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Is the Internet ready for emergency use?

Hot on the Web

This column originally ran in ComputorEdge on July 19, 2002
(Issue 2029, CSI – Crime Scene Investigation)

For the first time in my life, I heard a live broadcast of the Emergency Broadcast Network the other day. A waste disposal facility caught fire in La Mesa, and authorities needed to get everyone downwind evacuated since it was possible that toxic materials were burning. The weird tone pattern sounded, and a very stentorian announcer cut in with the warning from the county. Then the weird tone pattern again, and back to Lynyrd Skynyrd's "Freebird" for the thousandth time this week.

But after living through the Cold War and who knows how many tornado seasons as a kid in Ohio, where TV and radio stations periodically ran a test of the Emergency Broadcast Network, hearing that high-pitched pattern live on the car radio still sent a shiver down my spine – and definitely got my attention.

Further, it got me to thinking: With more and more folks connecting to the larger world through the Internet rather than broadcast outlets, is there a way to institute a similar emergency communications system online?

Technologically, I'm sure it's possible – probably fairly easy.

The larger questions are sure to be should we do this, and if so, how.

As to the first question, given the nature of the threats to public order now facing us, the answer ought to be a loud and insistent yes. Anthrax, small pox, nerve gas – if any of these weapons are launched, local authorities ought to have the entire communications infrastructure at their immediate disposal – including the Internet. We need them to have this ability.

The how question is a bit more complicated.

Most folks who are online at any one time are probably visiting a Web site – or stuck in AOL somewhere. Others are checking e-mail, or playing games.

Since the Internet is so much more than the Web, if an emergency communications system was to be set up for cyberspace, the first and most important decision would be where on the 'Net to set it up.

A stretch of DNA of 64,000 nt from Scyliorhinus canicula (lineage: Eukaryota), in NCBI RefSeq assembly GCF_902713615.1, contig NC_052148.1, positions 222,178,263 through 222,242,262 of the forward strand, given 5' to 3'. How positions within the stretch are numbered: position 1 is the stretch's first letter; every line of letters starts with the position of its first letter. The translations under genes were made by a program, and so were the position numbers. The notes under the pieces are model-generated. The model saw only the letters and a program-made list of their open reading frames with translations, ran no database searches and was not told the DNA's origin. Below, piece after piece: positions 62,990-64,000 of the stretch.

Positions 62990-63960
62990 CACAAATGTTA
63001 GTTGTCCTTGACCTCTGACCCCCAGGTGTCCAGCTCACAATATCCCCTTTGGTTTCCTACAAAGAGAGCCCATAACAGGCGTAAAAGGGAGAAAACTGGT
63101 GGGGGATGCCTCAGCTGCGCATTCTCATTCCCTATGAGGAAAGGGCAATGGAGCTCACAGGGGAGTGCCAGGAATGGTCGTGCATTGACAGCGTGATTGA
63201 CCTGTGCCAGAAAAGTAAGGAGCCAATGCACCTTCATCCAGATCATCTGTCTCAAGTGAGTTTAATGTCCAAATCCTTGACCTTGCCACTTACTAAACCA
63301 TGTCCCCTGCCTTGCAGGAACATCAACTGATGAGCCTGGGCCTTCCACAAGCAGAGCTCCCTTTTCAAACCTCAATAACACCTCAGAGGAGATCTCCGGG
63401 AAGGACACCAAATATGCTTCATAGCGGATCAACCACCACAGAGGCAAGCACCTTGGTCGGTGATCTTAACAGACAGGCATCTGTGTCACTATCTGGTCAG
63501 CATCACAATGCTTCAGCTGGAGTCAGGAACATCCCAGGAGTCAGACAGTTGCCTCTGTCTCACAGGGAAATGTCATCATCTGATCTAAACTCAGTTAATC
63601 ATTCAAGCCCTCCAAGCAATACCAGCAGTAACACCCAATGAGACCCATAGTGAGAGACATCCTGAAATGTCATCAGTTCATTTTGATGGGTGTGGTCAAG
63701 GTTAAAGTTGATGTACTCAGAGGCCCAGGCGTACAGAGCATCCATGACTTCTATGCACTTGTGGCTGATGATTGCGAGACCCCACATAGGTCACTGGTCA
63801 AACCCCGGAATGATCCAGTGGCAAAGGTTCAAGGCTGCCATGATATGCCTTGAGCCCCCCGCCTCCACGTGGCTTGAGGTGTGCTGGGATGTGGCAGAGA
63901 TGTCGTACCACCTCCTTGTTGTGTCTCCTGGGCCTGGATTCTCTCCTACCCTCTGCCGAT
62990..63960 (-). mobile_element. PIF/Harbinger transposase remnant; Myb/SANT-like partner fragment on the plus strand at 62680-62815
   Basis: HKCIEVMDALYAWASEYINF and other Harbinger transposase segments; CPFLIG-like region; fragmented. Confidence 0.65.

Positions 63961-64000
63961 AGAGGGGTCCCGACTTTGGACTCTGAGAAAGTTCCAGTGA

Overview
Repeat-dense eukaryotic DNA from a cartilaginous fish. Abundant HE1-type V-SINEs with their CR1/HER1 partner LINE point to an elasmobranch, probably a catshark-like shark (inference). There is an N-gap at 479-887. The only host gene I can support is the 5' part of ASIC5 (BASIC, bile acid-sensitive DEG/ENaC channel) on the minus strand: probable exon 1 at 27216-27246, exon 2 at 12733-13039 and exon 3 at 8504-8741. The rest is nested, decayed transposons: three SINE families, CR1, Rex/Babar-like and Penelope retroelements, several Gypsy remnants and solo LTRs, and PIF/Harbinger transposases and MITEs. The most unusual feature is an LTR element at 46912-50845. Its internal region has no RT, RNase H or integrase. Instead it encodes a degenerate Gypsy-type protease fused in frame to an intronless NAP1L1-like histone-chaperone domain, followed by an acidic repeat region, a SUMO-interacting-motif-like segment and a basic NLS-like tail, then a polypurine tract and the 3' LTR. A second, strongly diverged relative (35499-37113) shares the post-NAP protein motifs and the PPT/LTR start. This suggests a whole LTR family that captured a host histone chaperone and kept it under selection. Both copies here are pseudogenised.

E-mail seems impractical for many reasons, the most critical of which would be its non-immediate nature. If folks don't check their account for awhile, that message isn't exactly going to be instant. The Web might work, but getting every Web site to add a Java applet to auto-refresh a page with the emergency information would be difficult at best. Broadcasters can be compelled to participate in the Emergency Broadcast Network because the airwaves are a public resource – no cooperation, no broadcast license. While the Internet is also considered a public resource, there would likely be more resistance to any kind of mandatory emergency communication system from webmasters (although getting a domain name could be made contingent on agreeing to participate in such a system).

Internet service providers have a higher level of obligation in exchange for access to the public resource that is cyberspace. It would be easier to require ISPs to participate in an emergency communication system.

But what protocol to use? The Web protocol? How would you get a web browser to display the warning if it wasn't at the ISP's own site?

Some new protocol or layer? That might be the best long-term solution, although you'd have a lapse between when the new protocol was launched and when a critical mass of consumers had PCs with the client installed.

Of course, the Emergency Broadcast Network didn't come about overnight, either. It took some time between it's proposal and its adoption. And enough folks had to have radios and televisions to make it effective.

Today, the percentage of homes with Internet connections is probably about what the market penetration of television sets was in the early 1960s. Clearly, the Internet is too important a tool to not use to in emergencies.

As my own experience with the Emergency Broadcast Network shows, it's not likely to be needed often. But if the need does arise, an online emergency communications system could save lives. A lot of them.